When the find feature returns the customers file folder and the documents within, the naming convention illustrated above allows the user to recognize the appropriate document and double click on the document in the list to instantly access the information within. For instance, if the customer were calling to reset the appointment date and time, seen in FIG. 3 the customer service representative would open the Last name First name apt file to access the appropriate information within. If the appointment is reset the representative can be notified by copying the revised appointment card of FIG. 6 to their messages folder with a message to alert them that the appointment has been rescheduled and the appointment time can be changed in their schedule application.
 The salesperson or sales coordinator imports the customer info from the prospect database into the appointment card of FIG. 6 for the outside sales representative's use. A hard copy is usually printed out for distribution or faxing and a copy is saved to the customers folder to document the appointment. Also, a note is inserted into the outside salespersons schedule regarding the appointment day and time.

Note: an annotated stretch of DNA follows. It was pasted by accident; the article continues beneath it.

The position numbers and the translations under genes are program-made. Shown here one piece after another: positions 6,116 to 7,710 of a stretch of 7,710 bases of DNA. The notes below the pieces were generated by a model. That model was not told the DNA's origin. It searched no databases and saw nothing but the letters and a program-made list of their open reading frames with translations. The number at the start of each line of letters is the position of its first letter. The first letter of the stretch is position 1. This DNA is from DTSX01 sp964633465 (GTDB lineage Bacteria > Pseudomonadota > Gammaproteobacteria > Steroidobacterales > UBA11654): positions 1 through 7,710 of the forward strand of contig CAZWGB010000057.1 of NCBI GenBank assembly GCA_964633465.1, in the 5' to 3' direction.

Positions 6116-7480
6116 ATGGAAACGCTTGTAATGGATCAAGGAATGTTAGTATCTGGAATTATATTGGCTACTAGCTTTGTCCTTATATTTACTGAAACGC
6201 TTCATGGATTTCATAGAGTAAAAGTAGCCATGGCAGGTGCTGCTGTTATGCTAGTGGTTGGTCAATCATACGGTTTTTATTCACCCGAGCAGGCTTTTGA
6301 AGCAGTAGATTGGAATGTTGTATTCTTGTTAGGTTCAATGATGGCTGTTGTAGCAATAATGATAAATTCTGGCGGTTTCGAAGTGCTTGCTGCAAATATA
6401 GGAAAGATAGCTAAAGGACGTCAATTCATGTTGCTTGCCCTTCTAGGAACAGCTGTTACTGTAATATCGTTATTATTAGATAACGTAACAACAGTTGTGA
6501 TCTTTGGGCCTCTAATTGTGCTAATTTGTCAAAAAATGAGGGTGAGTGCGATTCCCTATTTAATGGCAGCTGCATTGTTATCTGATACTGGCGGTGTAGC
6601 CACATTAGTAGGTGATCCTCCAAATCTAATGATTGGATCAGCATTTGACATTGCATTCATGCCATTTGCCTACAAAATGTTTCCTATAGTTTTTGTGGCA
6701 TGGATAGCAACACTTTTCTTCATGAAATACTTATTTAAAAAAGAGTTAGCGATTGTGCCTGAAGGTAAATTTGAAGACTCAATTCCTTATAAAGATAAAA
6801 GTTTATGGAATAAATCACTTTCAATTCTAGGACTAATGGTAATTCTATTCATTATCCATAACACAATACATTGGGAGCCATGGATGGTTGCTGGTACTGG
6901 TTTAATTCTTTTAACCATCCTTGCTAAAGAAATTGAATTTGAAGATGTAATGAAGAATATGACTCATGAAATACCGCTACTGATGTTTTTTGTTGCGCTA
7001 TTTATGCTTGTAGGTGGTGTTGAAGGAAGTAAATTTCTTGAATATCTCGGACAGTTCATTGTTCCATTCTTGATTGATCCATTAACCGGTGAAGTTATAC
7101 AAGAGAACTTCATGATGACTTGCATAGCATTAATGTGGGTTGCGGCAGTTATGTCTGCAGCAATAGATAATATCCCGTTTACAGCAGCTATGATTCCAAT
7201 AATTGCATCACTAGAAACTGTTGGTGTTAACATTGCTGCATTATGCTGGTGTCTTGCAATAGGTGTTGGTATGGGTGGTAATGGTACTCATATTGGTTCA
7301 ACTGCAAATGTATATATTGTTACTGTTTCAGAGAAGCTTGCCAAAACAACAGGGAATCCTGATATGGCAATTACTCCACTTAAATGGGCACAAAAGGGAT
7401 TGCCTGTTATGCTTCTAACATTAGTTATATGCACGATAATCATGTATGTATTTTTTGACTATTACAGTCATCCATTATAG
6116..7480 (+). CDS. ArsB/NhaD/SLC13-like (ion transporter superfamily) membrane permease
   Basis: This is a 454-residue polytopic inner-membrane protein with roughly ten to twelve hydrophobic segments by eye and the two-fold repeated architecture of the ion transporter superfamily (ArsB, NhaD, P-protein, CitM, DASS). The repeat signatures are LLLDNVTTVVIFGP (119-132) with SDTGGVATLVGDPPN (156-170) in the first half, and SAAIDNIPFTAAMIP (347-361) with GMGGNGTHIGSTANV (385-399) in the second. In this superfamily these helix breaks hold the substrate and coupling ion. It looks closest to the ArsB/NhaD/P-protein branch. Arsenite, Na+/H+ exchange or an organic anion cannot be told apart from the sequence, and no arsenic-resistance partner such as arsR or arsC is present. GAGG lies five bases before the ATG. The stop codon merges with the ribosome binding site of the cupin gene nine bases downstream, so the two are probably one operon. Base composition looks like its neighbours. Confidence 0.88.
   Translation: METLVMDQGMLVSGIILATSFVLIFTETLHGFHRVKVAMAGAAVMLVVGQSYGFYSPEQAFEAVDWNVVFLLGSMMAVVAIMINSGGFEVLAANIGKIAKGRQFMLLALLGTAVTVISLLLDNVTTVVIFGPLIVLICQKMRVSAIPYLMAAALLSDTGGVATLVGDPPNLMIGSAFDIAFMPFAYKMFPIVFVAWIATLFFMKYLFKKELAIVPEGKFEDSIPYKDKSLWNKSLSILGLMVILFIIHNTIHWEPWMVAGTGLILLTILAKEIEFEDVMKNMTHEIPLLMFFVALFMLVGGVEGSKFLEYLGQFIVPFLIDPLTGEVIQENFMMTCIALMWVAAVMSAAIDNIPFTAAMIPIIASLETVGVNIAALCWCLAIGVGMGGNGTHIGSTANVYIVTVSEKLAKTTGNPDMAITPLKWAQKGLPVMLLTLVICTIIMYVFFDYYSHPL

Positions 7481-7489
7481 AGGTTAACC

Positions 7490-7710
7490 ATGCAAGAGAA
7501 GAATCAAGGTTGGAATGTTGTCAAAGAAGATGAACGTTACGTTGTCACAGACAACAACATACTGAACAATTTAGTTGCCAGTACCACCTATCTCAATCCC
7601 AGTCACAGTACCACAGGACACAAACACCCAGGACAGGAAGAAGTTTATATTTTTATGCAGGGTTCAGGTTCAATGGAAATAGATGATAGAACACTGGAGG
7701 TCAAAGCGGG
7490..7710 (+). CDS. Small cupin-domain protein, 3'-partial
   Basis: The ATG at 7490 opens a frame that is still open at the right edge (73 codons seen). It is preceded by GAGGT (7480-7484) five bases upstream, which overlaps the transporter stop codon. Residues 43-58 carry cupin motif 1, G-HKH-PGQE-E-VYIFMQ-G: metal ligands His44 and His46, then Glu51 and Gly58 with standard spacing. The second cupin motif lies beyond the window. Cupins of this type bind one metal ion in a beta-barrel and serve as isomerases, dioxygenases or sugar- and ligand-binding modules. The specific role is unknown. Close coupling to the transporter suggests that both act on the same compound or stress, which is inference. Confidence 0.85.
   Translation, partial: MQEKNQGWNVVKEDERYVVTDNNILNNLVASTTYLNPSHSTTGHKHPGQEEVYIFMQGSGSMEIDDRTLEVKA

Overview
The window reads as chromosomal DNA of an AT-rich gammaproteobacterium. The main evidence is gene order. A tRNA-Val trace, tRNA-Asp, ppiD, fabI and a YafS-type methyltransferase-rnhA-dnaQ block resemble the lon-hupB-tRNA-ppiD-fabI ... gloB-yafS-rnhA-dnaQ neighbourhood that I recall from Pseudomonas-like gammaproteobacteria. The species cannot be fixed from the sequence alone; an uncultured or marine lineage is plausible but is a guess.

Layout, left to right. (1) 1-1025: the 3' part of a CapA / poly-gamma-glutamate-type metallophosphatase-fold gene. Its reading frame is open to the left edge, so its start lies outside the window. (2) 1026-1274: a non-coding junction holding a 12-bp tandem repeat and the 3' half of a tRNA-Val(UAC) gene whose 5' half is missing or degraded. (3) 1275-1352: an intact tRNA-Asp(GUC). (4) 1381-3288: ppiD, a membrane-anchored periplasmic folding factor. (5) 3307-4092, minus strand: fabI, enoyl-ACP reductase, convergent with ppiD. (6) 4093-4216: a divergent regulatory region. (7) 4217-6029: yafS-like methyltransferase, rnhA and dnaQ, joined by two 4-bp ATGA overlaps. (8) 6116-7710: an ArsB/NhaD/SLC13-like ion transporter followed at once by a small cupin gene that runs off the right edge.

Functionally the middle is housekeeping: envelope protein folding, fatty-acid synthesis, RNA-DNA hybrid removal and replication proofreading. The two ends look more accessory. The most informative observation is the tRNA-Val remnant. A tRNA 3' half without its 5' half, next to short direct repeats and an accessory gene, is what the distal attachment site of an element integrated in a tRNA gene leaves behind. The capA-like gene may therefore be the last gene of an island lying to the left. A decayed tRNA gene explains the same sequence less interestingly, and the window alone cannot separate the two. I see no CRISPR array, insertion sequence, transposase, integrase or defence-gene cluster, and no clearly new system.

Currently, the sales persons' schedules are kept in a program called MS Schedule plus, however any scheduling program can be used. In future versions, the scheduling of representative will be integrated into pre-programmed modules and further automated.
 The inside sales representative then copies the prepared folder with estimate form and appointment card to the outside salespersons message directory. In this way, the outside sales representative, while moving his electronic messages as seen in FIG. 7 from the server to his laptop can get a prepared copy of the clients folder, appointment card and a prepared copy of the estimate to use during his call on the prospect. Any pertinent notes on the inside salesperson's conversation with the prospect are noted in the remarks on the appointment card of FIG. 6. At the same time, they pick up their messages from other clients or anyone who called for them while they were out.
 After transferring the information to their laptop message directory via the Local Area Network connection, the file folder and contents are saved for use at residence on the sales representative's hard drive in their Pending customer directory of FIG. 4.
 Rand McNally's™ Mile Maker program supplies the correct household goods mileage (see FIG. 8) automatically from the user input of origin and destination city and state information supplied by the client. No need to call the office for a tariff pull from the slow and complex client server on-line information system. No need to initiate a ten-minute lookup process in the mileage guide and five sections of the interstate tariff.